Former French president Nicolas Sarkozy has lost his final bid to avoid a trial on charges of corruption and influence peddling, and will likely have to appear in court in the coming months, sources close to the case told AFP Wednesday.
The country’s Court of Cassation, which rules on questions of law, ruled on Tuesday that a trial was justified for Sarkozy as well as his lawyer Thierry Herzog and a former judge, Gilbert Azibert.
That means a trial will now go ahead, according to a source close to the case and one of the defence lawyers. Sarkozy’s lawyers were not immediately available for comment.
The influence-peddling case centres on conversations between Herzog and Azibert that were tapped by investigators looking into claims that Sarkozy accepted illicit payments from the L’Oreal heiress Liliane Bettencourt for his 2007 presidential campaign.
They suspect Sarkozy and his lawyer were seeking information on developments in the case, with Sarkozy offering Azibert a plum job in Monaco in exchange.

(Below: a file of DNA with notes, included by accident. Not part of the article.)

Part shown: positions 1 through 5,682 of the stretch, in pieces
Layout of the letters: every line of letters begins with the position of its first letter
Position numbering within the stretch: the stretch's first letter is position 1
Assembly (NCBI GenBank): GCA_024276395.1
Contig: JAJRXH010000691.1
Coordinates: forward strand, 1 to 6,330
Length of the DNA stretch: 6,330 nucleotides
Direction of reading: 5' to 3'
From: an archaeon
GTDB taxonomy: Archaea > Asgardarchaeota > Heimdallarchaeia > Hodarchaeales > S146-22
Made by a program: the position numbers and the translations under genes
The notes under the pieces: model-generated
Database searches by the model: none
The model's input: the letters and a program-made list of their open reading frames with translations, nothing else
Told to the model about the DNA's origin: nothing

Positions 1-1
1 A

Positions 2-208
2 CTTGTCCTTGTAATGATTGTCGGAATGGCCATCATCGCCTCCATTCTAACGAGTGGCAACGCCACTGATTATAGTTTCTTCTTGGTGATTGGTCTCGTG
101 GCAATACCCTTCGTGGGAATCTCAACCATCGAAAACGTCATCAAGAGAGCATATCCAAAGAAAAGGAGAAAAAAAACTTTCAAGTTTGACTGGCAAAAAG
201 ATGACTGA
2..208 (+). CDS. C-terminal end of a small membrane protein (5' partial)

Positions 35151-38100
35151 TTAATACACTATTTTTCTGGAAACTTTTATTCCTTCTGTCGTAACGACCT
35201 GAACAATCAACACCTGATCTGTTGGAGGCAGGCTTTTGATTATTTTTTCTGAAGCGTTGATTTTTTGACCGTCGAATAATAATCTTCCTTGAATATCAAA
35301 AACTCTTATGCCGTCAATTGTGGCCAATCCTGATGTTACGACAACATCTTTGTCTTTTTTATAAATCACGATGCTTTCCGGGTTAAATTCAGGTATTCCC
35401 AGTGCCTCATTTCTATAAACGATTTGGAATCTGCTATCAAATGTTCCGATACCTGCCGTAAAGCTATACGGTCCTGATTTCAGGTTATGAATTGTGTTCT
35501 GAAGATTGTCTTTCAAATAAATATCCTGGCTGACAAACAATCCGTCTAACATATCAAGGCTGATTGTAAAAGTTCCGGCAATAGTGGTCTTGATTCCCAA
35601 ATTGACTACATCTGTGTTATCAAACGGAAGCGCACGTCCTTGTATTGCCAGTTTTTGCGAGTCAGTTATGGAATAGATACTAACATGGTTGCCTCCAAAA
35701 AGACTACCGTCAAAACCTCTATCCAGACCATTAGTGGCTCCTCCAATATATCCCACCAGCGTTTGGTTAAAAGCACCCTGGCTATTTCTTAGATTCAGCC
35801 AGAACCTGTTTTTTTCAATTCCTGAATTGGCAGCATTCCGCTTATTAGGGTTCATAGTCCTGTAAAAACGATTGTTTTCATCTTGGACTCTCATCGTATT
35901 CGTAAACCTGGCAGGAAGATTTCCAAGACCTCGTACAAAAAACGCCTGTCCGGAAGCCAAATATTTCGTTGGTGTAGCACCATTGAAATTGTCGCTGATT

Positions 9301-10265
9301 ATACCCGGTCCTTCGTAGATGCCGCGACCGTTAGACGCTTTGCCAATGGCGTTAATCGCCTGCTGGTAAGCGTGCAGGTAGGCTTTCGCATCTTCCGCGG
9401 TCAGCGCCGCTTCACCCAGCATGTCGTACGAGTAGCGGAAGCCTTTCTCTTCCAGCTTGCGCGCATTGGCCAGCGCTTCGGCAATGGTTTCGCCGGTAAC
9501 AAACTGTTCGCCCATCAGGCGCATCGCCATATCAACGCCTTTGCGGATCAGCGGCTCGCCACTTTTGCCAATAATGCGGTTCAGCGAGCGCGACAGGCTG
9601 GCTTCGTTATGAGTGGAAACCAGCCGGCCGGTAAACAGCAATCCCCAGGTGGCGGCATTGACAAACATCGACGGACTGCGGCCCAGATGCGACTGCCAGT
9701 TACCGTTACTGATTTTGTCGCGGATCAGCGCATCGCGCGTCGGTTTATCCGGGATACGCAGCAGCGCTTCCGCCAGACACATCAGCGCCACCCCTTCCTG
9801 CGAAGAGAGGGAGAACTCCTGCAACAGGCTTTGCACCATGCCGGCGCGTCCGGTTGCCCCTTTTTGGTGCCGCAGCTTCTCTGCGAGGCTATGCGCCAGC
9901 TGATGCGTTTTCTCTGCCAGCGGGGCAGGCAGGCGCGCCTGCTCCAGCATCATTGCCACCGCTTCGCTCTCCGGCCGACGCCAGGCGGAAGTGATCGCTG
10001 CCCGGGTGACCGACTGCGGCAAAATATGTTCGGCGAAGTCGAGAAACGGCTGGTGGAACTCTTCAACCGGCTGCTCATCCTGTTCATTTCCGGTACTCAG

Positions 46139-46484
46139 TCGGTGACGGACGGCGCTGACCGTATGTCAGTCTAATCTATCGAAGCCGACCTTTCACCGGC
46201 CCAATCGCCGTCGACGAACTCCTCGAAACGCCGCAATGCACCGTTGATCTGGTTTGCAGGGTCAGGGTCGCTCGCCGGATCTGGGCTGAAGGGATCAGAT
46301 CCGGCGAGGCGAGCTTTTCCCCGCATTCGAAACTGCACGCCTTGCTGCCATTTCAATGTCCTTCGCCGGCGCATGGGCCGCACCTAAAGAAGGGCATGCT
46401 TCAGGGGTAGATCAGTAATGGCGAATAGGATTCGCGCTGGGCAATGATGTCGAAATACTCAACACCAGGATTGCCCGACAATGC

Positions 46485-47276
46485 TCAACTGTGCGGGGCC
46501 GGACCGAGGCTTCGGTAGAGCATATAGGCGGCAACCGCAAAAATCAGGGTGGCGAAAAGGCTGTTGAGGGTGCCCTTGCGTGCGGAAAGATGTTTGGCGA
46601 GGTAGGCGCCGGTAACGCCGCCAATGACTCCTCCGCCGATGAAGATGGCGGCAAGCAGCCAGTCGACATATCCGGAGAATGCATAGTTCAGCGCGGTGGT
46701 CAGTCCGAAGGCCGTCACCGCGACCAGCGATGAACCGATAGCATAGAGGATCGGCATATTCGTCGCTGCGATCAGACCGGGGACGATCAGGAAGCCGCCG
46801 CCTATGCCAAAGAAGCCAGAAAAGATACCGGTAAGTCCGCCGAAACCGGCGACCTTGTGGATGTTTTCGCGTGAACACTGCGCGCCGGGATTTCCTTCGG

The inquiry also revealed that Sarkozy and Herzog often communicated via cellphones obtained under false identities — with Sarkozy using the name Paul Bismuth.
He was cleared over the Bettencourt allegations in 2013, and has argued that Azibert never got the Monaco job, meaning he should not have to face trial.
But investigators believe the deal fell through because Sarkozy and his lawyer learned their phones were being tapped.
In 2014, Sarkozy became the first former French president to be taken into police custody during a preliminary stage of the inquiry.
Sarkozy is not the first ex-president to be prosecuted — his predecessor Jacques Chirac was given a two-year suspended sentence in 2011 for embezzlement and misuse of public funds during his time as mayor of Paris.
But he has been dogged by legal investigations since failing in his 2012 re-election bid.
Last month a top court rejected an appeal to avoid another trial, involving charges of illicit financing for the 2012 campaign.
Prosecutors claim Sarkozy spent nearly 43-million euros ($48-million) on his lavish re-election bid — almost double the legal limit of 22.5-million euros — using fake invoices.
Sarkozy has denounced the charges, saying he was unaware of the fraud by executives at the public relations firm Bygmalion, who are also among a total of 13 people likely to face trial.
© Agence France-Presse